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May the source be with you, but remember the KISS principle ;-)
Bigger doesn't imply better. Bigger often is a sign of obesity, of lost control, of overcomplexity, of cancerous cells
When booting from a hard disk, the PC system BIOS loads and executes the boot loader code in the MBR. The MBR then needs to know which partitions on the disk have boot loader code specific to their operating systems in their boot sectors and then attempts to boot one of them.
Fedora Linux is supplied with the GRUB boot loader which is fairly sophisticated
and therefore cannot entirely fit in the 512 bytes of the MBR. The GRUB MBR boot
loader merely searches for a special boot partition and loads a second stage boot
loader. This then reads the data in the
file, which lists all the available operating systems and their booting parameters.
When this is complete, the second stage boot loader then displays the familiar Fedora
branded splash screen that lists all the configured operating system kernels for
Note: In some operating systems, such as Debian / Ubuntu, the
file may also be referred to by the name
default=0 timeout=10 splashimage=(hd0,0)/grub/splash.xpm.gz title Fedora Core (2.6.8-1.521) root (hd0,0) kernel /vmlinuz-2.6.8-1.521 ro root=LABEL=/ initrd /initrd-2.6.8-1.521.img title Windows 2000 rootnoverify (hd0,1) chainloader +1
When Linux begins to boot with its kernel, it first runs the /sbin/init program, which does some system checks, such as verifying the integrity of the file systems, and starts vital programs needed for the operating system to function properly. It then inspects the /etc/inittab file to determine Linux's overall mode of operation or runlevel. A listing of valid runlevels can be seen in Table 7-1.
|Mode||Directory||Run Level Description|
|2||/etc/rc.d/rc2.d||Not used (user-definable)|
|3||/etc/rc.d/rc3.d||Full multi-user mode (no GUI interface)|
|4||/etc/rc.d/rc4.d||Not used (user-definable)|
|5||/etc/rc.d/rc5.d||Full multiuser mode (with GUI interface)|
Based on the selected runlevel, the init process then executes startup scripts
located in subdirectories of the
/etc/rc.d directory. Scripts used
for runlevels 0 to 6 are located in subdirectories
Here is a directory listing of the scripts in the
[root@bigboy tmp]# ls /etc/rc.d/rc3.d ... ... K75netfs K96pcmcia ... ... ... ... K86nfslock S05kudzu ... ... ... ... K87portmap S09wlan ... ... ... ... K91isdn S10network ... ... ... ... K92iptables S12syslog ... ... ... ... K95firstboot S17keytable ... ... [root@bigboy tmp]#
As you can see, each filename in these directories either starts with an "S" which signifies the script should be run at startup, or a K, which means the script should be run when the system is shutting down. If a script isn't there, it won't be run.
Most Linux packages place their startup script in the
directory and place symbolic links (pointers) to this script in the appropriate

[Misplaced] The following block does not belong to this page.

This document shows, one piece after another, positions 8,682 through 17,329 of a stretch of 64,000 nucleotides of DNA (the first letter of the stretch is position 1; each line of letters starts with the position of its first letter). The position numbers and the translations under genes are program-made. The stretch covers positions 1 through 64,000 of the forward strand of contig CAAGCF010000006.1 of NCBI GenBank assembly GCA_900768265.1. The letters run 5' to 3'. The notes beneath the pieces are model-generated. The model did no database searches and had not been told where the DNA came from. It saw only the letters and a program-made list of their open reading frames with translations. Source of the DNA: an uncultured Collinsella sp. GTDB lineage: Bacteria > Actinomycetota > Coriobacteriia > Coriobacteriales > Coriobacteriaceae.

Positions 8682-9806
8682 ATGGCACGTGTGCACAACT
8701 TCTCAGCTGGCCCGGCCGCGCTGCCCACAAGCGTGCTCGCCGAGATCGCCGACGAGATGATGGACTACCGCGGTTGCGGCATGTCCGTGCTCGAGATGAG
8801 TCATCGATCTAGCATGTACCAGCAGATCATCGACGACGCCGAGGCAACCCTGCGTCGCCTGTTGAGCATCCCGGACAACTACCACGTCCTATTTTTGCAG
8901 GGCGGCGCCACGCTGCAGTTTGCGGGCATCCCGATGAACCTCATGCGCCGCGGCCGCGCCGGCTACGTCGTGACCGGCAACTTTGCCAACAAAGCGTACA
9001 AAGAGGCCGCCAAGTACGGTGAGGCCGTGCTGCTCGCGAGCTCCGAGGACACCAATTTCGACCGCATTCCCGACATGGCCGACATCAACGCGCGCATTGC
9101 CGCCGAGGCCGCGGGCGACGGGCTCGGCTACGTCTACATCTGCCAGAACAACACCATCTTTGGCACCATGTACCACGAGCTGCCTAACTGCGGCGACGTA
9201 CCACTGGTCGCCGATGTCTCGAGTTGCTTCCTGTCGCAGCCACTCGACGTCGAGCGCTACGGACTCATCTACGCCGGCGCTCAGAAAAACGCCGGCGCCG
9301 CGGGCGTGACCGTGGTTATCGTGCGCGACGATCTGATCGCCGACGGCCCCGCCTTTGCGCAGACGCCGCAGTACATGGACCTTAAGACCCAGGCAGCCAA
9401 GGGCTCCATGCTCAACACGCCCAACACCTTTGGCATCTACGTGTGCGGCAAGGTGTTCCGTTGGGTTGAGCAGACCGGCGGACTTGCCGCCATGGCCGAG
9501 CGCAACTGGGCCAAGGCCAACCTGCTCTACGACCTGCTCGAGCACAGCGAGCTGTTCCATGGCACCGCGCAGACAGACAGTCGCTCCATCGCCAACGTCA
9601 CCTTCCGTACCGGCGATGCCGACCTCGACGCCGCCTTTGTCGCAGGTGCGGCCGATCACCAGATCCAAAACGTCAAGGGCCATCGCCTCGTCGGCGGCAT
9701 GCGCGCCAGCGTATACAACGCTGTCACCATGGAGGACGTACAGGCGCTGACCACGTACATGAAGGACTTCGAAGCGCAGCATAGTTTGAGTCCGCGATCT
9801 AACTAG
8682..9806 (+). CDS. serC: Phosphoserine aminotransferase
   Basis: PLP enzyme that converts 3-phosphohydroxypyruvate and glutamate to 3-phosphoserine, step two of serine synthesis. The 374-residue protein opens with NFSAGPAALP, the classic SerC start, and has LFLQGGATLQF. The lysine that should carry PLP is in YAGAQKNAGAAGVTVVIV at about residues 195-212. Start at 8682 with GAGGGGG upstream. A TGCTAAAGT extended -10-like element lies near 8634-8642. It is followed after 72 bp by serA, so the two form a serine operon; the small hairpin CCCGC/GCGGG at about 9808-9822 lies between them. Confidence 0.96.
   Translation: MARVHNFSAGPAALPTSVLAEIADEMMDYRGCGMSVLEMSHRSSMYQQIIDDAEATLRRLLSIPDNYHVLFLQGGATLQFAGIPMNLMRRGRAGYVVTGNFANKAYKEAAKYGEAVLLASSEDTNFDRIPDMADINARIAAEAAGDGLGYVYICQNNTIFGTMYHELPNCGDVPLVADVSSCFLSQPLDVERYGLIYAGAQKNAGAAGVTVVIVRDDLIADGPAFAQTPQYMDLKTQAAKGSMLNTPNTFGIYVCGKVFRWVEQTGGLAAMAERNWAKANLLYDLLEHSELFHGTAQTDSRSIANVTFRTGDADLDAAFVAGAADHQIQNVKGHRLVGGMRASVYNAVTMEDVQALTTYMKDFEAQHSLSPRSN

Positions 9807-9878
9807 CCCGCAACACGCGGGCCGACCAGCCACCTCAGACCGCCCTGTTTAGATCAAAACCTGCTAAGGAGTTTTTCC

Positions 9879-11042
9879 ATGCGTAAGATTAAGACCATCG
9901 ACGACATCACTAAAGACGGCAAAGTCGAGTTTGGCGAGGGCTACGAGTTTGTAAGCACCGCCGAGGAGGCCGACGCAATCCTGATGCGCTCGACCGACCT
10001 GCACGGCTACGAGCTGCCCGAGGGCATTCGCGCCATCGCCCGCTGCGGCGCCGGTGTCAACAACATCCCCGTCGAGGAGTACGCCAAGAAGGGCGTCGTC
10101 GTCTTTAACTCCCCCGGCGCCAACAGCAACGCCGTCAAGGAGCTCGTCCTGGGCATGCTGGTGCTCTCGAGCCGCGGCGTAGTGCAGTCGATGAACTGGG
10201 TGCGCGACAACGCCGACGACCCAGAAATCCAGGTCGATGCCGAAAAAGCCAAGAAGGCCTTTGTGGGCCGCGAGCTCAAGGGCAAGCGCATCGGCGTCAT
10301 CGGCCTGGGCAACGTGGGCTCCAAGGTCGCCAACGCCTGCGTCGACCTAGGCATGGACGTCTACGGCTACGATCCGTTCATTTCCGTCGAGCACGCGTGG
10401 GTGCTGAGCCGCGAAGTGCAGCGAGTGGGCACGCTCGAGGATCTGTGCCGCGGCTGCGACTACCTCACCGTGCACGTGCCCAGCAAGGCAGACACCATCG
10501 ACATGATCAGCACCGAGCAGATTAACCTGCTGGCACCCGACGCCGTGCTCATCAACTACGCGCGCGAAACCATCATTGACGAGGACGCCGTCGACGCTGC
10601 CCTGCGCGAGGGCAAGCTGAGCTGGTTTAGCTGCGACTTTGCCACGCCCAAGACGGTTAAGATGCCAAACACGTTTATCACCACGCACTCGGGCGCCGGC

/etc/rc.d. This makes file management a lot easier.
The deletion of a link doesn't delete the file, which can then be used for another
The number that follows the K or S specifies the position in which the scripts
should be run in ascending order. In our example,
kudzu with a value
05 will be started before
wlan with a value of 09. Fortunately you
don't have to be a scripting/symbolic linking guru to make sure everything works
right because Fedora comes with a nifty utility called
Debian / Ubuntu uses the
update-rc.d command to do it all for you.
This is explained later.
The default boot runlevel is set in the file /etc/inittab with the initdefault variable. When set to 3, the system boots up with the text interface on the VGA console; when set to 5, you get the GUI. Here is a snippet of the file (delete the initdefault line you don't need):
# Default runlevel. The runlevels used by RHS are: # 0 - halt (Do NOT set initdefault to this) # 1 - Single user mode # 2 - Multiuser, without NFS (The same as 3, if you do not have networking) # 3 - Full multiuser mode # 4 - unused # 5 - X11 # 6 - reboot (Do NOT set initdefault to this) # id:3:initdefault: # Console Text Mode id:5:initdefault: # Console GUI Mode
Note the following:
Manual Method: You can start the X terminal GUI application each time you need it by running the startx command at the VGA console. Remember that when you log out you will get the regular text-based console again.
[root@bigboy tmp]# startx
Automatic Method: You can have Linux automatically start the X terminal GUI console for every login attempt until your next reboot by using the init command. You will need to edit your initdefault variable in your /etc/inittab file, as mentioned in the preceding section to keep this functionality even after you reboot.
[root@bigboy tmp]# init 5
When the CPU capacity or available memory on your server is low or you want to maximize all system resources, you might want to operate in text mode runlevel 3 most of the time, using the GUI only as necessary with the startx command.
Servers that double as personal workstations, or servers that might have to be operated for an extended period of time by relatively nontechnical staff, may need to be run at runlevel 5 all the time through the init 5 command. Remember you can make runlevel 5 permanent even after a reboot by editing the /etc/inittab file.
There are a number of ways for you to get a command prompt when running a Linux GUI. This can be important if you need quick access to commands or you are not familiar with the GUI menu option layout.
You can open a GUI-based window with a command prompt inside by doing the following:
By default, Linux runs six virtual console or TTY sessions running on the VGA console. These are defined by the mingetty statements in the /etc/inittab file. The X terminal GUI console creates its own virtual console using the first available TTY that is not controlled by mingetty. This makes the GUI run as number 7:
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